Publication: The San Francisco Chronicle
San Francisco, CA, United States
Steel Structures Supporting
High Tension Wires in San
Mateo County Wrecked
by High Explosive
SYSTEM BRINGS CURRENT
FOR UNITED RAILROADS
San Francisco Police Aiding
in Search for Man Said to
Have Engineered Plot to
Cripple Trolley Service
Three big steel power-line towers near the top of San Bruno mountain in San Mateo county were toppled over by explosions of dynamite early Sunday morning. The towers support wires carrying 40,000 volts and belong to the Sierra and San Francisco Power Company, which supplies the United Railroads with electrical energy for its street system in this city.
Convinced that the towers were wrecked for the sole purpose of injuring the United Railroads, detectives of the San Francisco Police Department, assisted by United Railroads detectives, are hot on the trail of the dynamiters.
POLICE SAY THEY HAVE
DESCRIPTION OF LEADER
The police have a good description of the man they say engineered the explosions. This man was seen to leave a meeting of agitators held in this city last Saturday night. When he hurried out of the hall, it is stated, he was seen to carry a large, heavy valise. The police say they are convinced that the dynamite bombs which wrecked the towers were in this valise.
The police further say that the wreck of the towers was accomplished by expert dynamiters and that time bombs, with clock and fuse attachment, were used. The dynamite was placed in such a position that when it exploded the towers fell, bringing down with them a twisted mass of high-tension wires. The wreck disconnected the Visitacion valley power station of the Sierra and San Francisco Power Company from its generating plant in the Sierra Nevada. Instantly, however, the company set its auxiliary steam plant to work, and for this reason no effect was noticed on the car services of the United Railroads in this city.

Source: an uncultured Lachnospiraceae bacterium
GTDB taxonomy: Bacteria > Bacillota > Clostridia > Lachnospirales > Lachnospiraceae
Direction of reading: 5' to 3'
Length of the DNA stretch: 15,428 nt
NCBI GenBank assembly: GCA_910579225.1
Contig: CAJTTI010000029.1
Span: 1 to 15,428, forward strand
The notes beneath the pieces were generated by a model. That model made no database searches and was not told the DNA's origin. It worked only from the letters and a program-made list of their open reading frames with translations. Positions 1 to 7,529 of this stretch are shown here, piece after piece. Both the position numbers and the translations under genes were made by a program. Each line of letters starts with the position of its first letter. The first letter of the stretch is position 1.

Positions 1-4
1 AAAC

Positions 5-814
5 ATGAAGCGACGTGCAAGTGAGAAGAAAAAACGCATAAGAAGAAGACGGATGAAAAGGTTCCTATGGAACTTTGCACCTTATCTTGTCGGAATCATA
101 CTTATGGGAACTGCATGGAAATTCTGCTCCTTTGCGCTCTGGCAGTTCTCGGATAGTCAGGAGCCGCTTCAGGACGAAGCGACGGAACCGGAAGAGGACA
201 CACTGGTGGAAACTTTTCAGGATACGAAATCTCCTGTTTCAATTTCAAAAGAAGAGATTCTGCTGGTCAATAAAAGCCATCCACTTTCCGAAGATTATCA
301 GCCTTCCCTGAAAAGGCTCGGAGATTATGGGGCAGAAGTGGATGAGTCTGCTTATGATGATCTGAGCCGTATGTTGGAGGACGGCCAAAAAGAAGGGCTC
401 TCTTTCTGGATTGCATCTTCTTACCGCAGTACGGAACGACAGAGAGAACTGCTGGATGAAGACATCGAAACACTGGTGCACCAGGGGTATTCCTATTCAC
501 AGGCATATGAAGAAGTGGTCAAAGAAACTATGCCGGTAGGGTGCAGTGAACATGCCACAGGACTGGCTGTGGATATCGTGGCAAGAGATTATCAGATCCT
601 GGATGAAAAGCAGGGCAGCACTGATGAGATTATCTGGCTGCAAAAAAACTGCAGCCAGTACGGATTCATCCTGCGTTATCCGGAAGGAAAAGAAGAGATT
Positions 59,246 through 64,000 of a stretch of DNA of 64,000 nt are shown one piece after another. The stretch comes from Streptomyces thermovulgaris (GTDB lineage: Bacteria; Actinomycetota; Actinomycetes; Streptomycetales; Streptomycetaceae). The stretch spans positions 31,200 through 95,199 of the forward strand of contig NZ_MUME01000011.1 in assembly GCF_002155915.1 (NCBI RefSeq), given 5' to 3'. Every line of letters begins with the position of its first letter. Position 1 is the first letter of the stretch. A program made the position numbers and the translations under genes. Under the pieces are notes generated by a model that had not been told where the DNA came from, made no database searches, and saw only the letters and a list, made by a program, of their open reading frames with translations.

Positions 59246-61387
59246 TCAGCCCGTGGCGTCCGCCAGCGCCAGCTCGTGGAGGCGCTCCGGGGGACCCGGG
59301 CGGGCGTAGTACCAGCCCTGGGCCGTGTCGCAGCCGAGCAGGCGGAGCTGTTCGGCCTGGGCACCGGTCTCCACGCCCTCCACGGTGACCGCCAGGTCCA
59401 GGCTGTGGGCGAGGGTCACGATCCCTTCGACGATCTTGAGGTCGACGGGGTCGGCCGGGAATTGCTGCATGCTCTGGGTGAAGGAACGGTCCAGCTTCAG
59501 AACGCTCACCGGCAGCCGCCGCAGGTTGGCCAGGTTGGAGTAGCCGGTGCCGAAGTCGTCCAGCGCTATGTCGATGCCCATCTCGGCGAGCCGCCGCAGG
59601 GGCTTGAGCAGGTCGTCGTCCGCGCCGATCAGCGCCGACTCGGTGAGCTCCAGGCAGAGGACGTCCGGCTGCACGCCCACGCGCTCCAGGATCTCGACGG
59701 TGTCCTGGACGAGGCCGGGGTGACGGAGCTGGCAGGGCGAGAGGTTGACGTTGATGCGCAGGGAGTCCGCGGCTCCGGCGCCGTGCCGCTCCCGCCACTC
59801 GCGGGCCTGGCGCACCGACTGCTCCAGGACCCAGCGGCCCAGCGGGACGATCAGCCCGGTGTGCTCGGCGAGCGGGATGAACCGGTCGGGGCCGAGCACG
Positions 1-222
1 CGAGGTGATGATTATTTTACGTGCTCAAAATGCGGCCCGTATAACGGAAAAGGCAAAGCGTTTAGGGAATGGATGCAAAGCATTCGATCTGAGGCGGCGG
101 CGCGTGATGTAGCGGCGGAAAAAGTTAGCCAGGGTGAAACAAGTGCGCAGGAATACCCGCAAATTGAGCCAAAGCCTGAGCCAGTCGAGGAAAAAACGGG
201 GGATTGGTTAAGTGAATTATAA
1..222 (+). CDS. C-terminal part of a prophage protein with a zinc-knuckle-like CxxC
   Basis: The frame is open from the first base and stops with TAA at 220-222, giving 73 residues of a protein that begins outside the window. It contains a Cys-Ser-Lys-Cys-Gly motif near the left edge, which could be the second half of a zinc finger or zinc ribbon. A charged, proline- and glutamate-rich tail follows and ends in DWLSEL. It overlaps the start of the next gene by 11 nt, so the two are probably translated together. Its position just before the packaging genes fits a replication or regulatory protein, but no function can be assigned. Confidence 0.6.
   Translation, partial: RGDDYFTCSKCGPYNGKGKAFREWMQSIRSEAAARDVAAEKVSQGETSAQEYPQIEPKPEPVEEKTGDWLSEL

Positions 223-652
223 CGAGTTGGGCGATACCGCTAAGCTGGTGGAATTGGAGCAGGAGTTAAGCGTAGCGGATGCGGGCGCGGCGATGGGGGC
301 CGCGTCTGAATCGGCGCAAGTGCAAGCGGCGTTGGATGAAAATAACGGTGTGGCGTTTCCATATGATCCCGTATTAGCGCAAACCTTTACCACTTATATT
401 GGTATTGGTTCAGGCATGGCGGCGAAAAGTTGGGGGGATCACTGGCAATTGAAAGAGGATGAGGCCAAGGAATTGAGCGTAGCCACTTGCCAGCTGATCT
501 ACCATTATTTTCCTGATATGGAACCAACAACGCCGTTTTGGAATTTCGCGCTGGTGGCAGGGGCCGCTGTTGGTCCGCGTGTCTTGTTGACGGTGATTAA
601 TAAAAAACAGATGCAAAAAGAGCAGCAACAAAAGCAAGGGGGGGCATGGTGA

VICINITY IS SHAKEN
BY THREE EXPLOSIONS
Constable J. C. Wallace of South San Francisco said yesterday that three explosions were heard in the hills to the north early Sunday morning — one at 3:45 A. M., one at 4 A. M., and the third at 4:10 A. M. A crew of men were busy all day yesterday repairing the damage.
H. F. Jackson, vice-president and general manager of the power company, said the work would be completed by today. He said that he was at loss to assign a cause for the vandalism, as his company had had no trouble whatever with any of its men or with any other person or associations. The wreck, he said, will entail a cost to repair of about $1,000.
The force of the explosions was so great as to smash a half-dozen of the clustered high-tension insulators on the Pacific Gas and Electric Company's power line which parallels the Sierra and San Francisco Power Company's wires on the San Bruno mountain.
|Keywords:||Power Transmission : Vandalism : Pacific Gas & Electric Company : M-2795 : Duncan : Suspension : Locke Insulator Manufacturing Company|
|Researcher notes:||Paul Greaves provided the following: "the Sierra and San Francisco Company used the "Duncan" suspension insulators ... highly desirable now! They were really the first successful suspension insulator used for high voltage long distance power, and are very historically significant. The PG&E line mentioned could have used any of a number of insulator types by 1916. Probably some sort of 4-part multiparts, but even "gutters" (M-2795) is possible. The location is on the San Francisco penninsula, so PG&E had many lines in that area." Elton Gish indicates that the "Duncan" suspension insulators were manufactured by Fred Locke.|
|Supplemental information:||Patent: 880,203|
|Date completed:||July 28, 2009 by: Glenn Drummond;|